Why Ontario Provincial Police is Centralizing Helicopter Maintenance

Why Ontario Provincial Police is Centralizing Helicopter Maintenance

6-May-2015 Source: OPP

With lots of local backlash, the Ontario Provincial Police felt the need to issue the following statement:-

While I can understand and I am sympathetic to the desire of the people of the Sudbury area to keep one of the OPP’s helicopters based at the Sudbury Airport, I need to set the record straight on why we have made the decision to centralize maintenance of both helicopters at our General Headquarters in Orillia.

First and foremost, the OPP is obligated to make use of all of its resources in the most effective and efficient way to serve all Ontarians.

OPP helicopters are a provincial resource deployed where needed throughout Ontario: They are not assigned to a single region or purpose. While search and rescue consumes about 70 per cent of their flying hours, the helicopters are also used in drug eradication efforts and to quickly transport specialized teams such as the OPP Emergency Response Team.

The OPP makes all operational decisions carefully after a full review and with increased public safety as the top priority: We have carefully studied helicopter use as well as past and projected needs for helicopter aviation services. All indications are that the people of Ontario will be better served if OPP helicopter maintenance is centralized in Orillia.

From May of 2011 to September of 2014, 75 per cent of the service calls for OPP helicopters were to the southern regions of the province. During that same time period, the helicopter based in Sudbury flew north of Sudbury 162 times and south of Orillia 185 times while the helicopter based in Orillia flew north of Sudbury 30 times and south of Orillia 307 times.

It’s about improving service to the entire province, including Sudbury area: After the change takes place, the two helicopters will be staffed and available 365 days a year from 6 a.m. until midnight.  This is an increase of eight hours per day or approximately 2,910 hours of scheduled availability per year.  This increase is one direct benefit of the relocation of the helicopter and our pilot positions.

Down time for both helicopters will be reduced and safety improved because the senior engineer is located in Orillia which will make inspections more efficient. Trouble shooting will be easier with two engineers at the same site working together with a common pool of spare parts. Communication will improve with the aviation team in one location and they will all be closer to technical support from the manufacturer and Transport Canada.

The OPP helicopters are only one part of search and rescue efforts: The OPP search and rescue mandate is extensive and supported by: 250 Emergency Response Team (ERT) members deployed across the province specially trained in search and rescue; 69 search and rescue managers; 29 tracking dogs and five cadaver dogs; 13 underwater search and recovery divers; 13 pilots, two helicopters, two fixed wing aircraft and seven unmanned aerial vehicles.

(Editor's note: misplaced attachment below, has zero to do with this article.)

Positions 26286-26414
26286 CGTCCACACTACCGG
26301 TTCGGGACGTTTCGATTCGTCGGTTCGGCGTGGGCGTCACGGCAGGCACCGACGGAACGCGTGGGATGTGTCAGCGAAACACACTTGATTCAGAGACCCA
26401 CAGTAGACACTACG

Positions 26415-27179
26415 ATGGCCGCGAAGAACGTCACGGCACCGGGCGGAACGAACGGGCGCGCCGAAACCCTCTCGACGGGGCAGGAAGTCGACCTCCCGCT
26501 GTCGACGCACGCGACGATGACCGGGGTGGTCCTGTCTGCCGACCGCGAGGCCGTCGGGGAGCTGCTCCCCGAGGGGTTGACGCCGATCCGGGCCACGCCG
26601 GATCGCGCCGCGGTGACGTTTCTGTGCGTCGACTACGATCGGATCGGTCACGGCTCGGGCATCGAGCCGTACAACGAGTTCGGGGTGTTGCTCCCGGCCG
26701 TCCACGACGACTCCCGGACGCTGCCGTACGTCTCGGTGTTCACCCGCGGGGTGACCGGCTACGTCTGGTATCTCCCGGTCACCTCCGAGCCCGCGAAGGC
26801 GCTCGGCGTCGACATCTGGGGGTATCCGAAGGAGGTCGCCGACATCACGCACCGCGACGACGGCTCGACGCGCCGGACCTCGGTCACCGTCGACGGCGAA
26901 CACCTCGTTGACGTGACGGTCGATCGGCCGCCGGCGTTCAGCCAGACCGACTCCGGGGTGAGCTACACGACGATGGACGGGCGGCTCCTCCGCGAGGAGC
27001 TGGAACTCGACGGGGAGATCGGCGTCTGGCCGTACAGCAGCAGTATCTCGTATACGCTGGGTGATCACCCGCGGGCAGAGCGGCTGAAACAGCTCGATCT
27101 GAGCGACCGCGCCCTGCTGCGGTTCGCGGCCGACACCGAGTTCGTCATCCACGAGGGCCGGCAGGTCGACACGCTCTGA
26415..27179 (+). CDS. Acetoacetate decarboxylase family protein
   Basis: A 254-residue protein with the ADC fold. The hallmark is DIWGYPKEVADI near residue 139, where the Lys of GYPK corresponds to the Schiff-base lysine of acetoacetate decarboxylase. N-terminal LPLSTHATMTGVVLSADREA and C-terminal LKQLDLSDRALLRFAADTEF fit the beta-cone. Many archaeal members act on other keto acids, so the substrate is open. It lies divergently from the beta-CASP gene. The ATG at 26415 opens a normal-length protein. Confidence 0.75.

In addition, since January of 2015, the OPP has leased a DHC-2T Turbo Beaver from the Ministry of Natural Resources (MNR) to support policing services in Northern Ontario. This plane is located in Thunder Bay and is crewed by OPP pilots. It can hold up to six people and is capable of landing on snow, ice, paved runway and water.

The safety of people in the Sudbury Region will not be compromised by the relocation: In fact, safety in the Sudbury Region, and the rest of the province, will be improved. Flying time from Orillia to Sudbury by helicopter is less than one hour. With the additional service hours, the OPP helicopters will be more available to respond to emergencies in the Sudbury Region.

Weather is always a factor in aviation, but is not significantly different between Orillia and Sudbury. In fact, in 2014, the OPP was unable to respond to 21 calls for helicopter service due to weather-related conditions.  Of those 21 calls, 15 were in the North East or North West regions of the province.  The remaining six calls affected by weather were in the southern regions.

The OPP will continue to work with many partners to provide effective search and rescue services to the north: The OPP has over a 40-year history of working closely with the MNR and have used their aircraft based in Dryden, Thunder Bay, Sault Ste. Marie, Timmins, Sudbury and Muskoka extensively for decades. All except Sault Ste. Marie have an MNR helicopter available.

Other partners include: The Ontario Search and Rescue Volunteer Association (OSARVA) which has 563 members in 20 teams across the province; the Civil Air Search And Rescue Association (CASARA) which has 225 members in nine teams across the province; the Joint Rescue Coordination Center (JRCC) in Trenton; The 3rd Canadian Ranger Patrol Group which has 695 members in 20 communities across Northern Ontario; and Ontario has 22 municipal police services with search and rescue programs.

I would ask the people of Sudbury Region and their leaders to carefully consider the information in this article. The OPP has made this decision with the best interests of all in mind.



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